‘The poor will always be with you’

The afternoon session began with the Presidential Address delivered by Archbishop John Sentamu. His theme was the scandal of the levels of poverty in contemporary British society and he spoke from his experience in his own diocese and in the north of England. It was a magisterial performance – Sentamu at his best – drawing together so many themes and examples, backing it up with statistics and courageous honesty. He spoke of the ministry of Pope Francis and of His Holiness’ passion for and commitment to the poor; he spoke of the example given to us by the Liberation Theology movement and celebrated the work of Beveridge and William Temple with the foundation of the Welfare State.

This really is what we should be talking about in Synod and it was a relief for Synod to be able to speak to the nation in this way on a subject that is critical. Jesus did say that ‘the poor will always be with you’ (Matthew 26.11) but not in the sense that we should therefore not bother but that it will be a constant issue to be addressed. So much poverty has to be as a result of the decisions made by others, the decisions which make some rich and some poor and the church always has something powerful to say into unjust structures and politics. But the Archbishop also spoke of a ‘new poverty’, the fact that people in our society are in full-time employment and still in poverty and that rates of malnutrition in a city as prosperous as Leeds are increasing dramatically. It was a call for change and for ‘prophetic imagination and Christian wisdom’. Archbishop Sentamu sat down to warm and appreciative applause.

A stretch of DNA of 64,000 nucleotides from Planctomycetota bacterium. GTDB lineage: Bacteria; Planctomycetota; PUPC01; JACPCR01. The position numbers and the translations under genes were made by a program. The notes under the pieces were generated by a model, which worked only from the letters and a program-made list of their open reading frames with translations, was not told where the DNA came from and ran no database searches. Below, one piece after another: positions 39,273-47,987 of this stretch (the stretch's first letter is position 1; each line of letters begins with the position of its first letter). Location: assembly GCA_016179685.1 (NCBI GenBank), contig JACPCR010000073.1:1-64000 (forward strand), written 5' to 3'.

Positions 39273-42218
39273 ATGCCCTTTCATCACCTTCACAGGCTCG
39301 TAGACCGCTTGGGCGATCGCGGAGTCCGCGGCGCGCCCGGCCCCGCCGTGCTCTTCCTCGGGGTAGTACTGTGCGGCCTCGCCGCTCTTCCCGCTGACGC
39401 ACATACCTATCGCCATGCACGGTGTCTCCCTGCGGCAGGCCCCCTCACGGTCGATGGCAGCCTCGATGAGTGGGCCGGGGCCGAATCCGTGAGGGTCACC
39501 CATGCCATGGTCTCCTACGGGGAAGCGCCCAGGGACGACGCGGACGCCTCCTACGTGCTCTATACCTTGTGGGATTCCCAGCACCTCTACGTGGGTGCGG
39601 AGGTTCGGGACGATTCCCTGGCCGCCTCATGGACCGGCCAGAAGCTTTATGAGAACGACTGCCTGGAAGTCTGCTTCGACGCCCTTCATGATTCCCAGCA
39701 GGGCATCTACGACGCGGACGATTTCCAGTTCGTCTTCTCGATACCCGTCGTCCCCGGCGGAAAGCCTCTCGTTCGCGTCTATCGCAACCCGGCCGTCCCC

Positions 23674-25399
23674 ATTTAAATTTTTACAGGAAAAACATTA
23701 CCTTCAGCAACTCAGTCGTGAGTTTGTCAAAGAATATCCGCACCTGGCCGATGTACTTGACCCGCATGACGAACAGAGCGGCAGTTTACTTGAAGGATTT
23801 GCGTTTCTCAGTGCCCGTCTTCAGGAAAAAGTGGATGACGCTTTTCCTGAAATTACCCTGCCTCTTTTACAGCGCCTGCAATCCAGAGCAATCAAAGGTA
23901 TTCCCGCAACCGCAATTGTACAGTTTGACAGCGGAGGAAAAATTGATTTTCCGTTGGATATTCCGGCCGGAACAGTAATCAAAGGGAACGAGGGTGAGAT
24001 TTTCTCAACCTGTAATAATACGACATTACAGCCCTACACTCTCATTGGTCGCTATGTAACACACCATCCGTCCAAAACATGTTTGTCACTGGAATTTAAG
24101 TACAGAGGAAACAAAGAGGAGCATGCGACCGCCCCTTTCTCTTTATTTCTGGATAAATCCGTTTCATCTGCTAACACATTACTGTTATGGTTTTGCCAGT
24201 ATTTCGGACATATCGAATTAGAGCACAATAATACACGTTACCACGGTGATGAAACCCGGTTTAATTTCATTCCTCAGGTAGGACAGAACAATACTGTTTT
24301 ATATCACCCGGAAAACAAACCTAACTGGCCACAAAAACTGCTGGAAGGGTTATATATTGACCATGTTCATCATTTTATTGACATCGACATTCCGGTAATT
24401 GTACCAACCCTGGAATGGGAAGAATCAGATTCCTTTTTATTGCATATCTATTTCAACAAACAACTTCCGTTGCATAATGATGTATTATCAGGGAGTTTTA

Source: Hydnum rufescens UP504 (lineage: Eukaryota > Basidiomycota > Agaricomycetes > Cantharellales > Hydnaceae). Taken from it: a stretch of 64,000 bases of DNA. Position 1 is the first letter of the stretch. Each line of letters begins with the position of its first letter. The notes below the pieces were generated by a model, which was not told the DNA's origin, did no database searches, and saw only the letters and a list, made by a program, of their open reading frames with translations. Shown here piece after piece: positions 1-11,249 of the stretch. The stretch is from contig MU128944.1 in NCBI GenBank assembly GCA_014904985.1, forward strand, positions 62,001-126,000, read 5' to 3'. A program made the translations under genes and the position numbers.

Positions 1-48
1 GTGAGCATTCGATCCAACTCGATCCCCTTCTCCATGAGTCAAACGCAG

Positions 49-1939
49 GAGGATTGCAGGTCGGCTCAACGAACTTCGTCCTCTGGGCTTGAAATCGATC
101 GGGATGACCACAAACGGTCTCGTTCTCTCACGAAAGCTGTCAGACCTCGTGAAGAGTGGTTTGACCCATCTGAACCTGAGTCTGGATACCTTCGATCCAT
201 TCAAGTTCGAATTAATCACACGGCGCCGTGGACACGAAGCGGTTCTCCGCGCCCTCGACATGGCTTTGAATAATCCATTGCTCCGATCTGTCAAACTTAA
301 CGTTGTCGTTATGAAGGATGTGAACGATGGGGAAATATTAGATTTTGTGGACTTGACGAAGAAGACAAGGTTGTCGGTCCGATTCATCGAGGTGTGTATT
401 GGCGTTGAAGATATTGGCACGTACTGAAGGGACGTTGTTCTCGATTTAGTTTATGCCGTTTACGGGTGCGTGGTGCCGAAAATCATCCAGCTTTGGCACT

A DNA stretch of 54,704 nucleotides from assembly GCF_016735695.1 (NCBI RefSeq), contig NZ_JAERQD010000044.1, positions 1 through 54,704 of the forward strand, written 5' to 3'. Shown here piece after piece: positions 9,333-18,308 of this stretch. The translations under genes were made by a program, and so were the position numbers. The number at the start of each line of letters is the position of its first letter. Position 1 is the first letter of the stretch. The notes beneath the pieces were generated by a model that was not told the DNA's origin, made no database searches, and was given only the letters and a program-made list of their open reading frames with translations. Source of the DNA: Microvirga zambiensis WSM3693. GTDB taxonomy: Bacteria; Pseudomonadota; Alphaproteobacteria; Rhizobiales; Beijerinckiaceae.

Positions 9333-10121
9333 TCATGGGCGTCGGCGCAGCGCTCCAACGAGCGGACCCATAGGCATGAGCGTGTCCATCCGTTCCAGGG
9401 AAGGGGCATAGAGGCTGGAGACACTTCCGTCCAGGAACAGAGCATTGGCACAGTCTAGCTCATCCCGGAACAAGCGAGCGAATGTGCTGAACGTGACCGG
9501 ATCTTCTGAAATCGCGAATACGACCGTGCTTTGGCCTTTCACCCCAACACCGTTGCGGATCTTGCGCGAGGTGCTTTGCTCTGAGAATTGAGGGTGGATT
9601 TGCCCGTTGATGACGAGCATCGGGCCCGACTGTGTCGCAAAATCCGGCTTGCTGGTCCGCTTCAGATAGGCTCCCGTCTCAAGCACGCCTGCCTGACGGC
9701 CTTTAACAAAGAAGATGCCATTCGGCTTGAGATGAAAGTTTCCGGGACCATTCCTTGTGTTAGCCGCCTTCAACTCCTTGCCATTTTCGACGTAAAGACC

Grateful for a break - the Synod tea room

Grateful for a break – the Synod tea room

The afternoon continued with a lengthy debate on The Church School of the Future. It’s right that we gave such a length of time to this debate as our schools are a critical part of the life and ministry of our church. The Bishop of Oxford in opening the debate spoke of the fact that the clergy spend one million hours each year in schools – an amazing statistic, but every hour is well worth it in my own experience. It was good that Mark Steadman, from the Diocese of Southwark, was called first to speak. He celebrated the place of the church schools in our diocese and the way in which they had embraced Bishop Christopher’s call to mission ‘Faith Hope Love’ which is entirely true. We were encouraged to learn from each other’s good practice in schools. One speaker, the Bishop of St Albans, encouraged each parish with a school to set up a lay team to support the school – a good practical idea. I know with our own Cathedral School that many local people are involved in working as volunteers in the school and that has to be encouraged but perhaps more still would find it a great place in which to exercise a lay ministry. The report received overwhelming support and it was good that this substantial debate was once again outward looking.

The afternoon finished with a debate on the workings of General Synod, sponsored by the Diocese of London – but I had to slip away and so can’t comment on it.

Westminster Abbey at the end of the day

Westminster Abbey at the end of the day

So a good day I think, good groups in the morning laying the groundwork for the business that we are all waiting for tomorrow, the debate on women bishops.

Lord, grant us a quiet night and a perfect end
and may we rise refreshed to serve you tomorrow
with prophetic imagination
holy wisdom and passionate courage.
Amen.

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